China digs in with 5G network at Ladakh border with India

There has been no breakthrough in the India-China talks for disengagement in Ladakh. (PTI). Sketched by the Pan Pacific Agency.

NEW DELHI, Aug 28, 2020, India Today. As the dialogue process to find a resolution to the India-China standoff lingers on, Chinese enhancement of infrastructure close to the friction points in Ladakh has further intensified, including the setting up of 5G network near Demchok and fresh constructions at the Pangong Lake, India Today reported.

China is establishing 5G networks along the Line of Actual Control (LAC) for better communication while preparations have been noticed near Demchok area since the first week of August, intelligence reports indicate.

Fresh construction has also been noticed at the Pangong Lake where Chinese troops continue to hold positions. New huts and sheds have come up even amid the talks for disengagement.

The India-China standoff is nearing four months after tensions broke out in early May.

Mobilisation of Chinese troops continue along LAC, promoting India to continue with the enhance troop deployment in Ladakh. Indian Army has increased its deployment by three times. The Army is all set to continue with the additional troops even in peak winter.

“The deployment will depend on constant reviews. Till there is no change in the situation the enhanced deployment will continue,” said an Army official.


After the initial disengagement situation did not change as Chinese troops continued with their presence on the ridgeline of Pangong Lake. Even on the shore of the lake, pullback has been minimal as the Chinese have moved back from Finger 4 to 5 but expect India also to retreat. The mountain spurs jutting out into the lake are referred as fingers in military parlance.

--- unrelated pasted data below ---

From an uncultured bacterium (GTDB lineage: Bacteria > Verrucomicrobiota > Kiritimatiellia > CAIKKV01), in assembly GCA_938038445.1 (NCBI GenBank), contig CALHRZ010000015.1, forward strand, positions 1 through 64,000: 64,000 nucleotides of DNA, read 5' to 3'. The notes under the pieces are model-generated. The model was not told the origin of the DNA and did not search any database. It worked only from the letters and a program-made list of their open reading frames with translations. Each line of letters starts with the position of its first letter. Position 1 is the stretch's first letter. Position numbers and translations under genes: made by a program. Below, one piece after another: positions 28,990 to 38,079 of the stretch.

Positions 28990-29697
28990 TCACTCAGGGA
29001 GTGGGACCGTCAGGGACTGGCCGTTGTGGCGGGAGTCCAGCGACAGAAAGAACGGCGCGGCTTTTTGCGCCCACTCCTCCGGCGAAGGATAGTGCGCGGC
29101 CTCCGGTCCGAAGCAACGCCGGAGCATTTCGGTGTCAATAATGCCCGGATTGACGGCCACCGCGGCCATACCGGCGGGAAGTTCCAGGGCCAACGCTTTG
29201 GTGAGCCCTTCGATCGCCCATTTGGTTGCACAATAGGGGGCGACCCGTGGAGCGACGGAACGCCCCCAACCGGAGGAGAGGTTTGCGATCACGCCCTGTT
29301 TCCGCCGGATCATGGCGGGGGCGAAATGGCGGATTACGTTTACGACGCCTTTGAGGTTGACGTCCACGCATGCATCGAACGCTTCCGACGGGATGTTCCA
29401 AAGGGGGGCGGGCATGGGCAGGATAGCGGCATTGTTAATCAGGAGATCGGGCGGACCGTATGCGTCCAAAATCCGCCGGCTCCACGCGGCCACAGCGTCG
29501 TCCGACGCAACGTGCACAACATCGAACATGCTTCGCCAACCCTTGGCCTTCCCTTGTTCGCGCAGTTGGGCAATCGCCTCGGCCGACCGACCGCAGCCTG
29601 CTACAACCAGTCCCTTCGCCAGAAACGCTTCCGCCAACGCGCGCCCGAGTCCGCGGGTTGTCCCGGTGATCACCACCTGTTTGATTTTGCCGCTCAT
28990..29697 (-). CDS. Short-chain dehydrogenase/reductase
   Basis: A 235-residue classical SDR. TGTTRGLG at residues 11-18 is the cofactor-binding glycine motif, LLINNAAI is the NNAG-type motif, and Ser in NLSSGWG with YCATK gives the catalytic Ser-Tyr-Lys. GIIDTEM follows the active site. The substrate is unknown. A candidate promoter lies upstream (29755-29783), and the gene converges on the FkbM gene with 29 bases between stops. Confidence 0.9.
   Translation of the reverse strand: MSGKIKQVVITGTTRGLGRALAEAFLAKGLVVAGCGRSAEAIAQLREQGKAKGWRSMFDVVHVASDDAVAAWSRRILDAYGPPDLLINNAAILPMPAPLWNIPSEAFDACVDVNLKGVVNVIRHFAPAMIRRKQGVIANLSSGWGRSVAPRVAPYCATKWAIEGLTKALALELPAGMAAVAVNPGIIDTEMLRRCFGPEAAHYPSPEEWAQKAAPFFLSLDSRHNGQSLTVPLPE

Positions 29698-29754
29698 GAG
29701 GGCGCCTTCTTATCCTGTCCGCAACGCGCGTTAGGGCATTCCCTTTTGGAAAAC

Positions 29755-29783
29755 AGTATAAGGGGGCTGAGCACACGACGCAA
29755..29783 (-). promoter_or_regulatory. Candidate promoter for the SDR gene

China’s condition that it will pull back from the finger area of Pangong Lake but this should also be reciprocated by India has made the situation more complex, sources said.

India too pulled back from Finger 4 where troops from both sides had been in an eyeball-to-eyeball situation but a further retreat is not acceptable to India. India has maintained that status quo ante as of April end must be restored but China’s reservations have led to a deadlock.

Between Finger 5 and 8, China has strengthened its positions, brought in more boats and also set up new pre-fabricated huts keeping in mind a winter deployment.

“China has been demanding that India will also have to move back further in Pangong Lake if it wants China to pull back. This has made the situation trickier as a further retreat by India would mean leaving an area that is under our control. This would change the status quo,” said an official.

There have been five rounds of talks at the Corps Commander level and a diplomatic dialogue also continues. Another round of military talks is expected soon, sources said.

While initial disengagement took place in Galwan and Patrol Point 15, Pangong Lake but Gogra-Hot Springs area, also known as Patrol Point 17A, continued to be volatile.

There have been several deliberations to decide the future strategy if the Chinese don’t move back. Chief of Defence Staff (CDS) Gen Bipin Rawat has also said if talks fail, India will think of military options. Frequent meetings have been taking place in the security establishment to review the situation along LAC in Ladakh.

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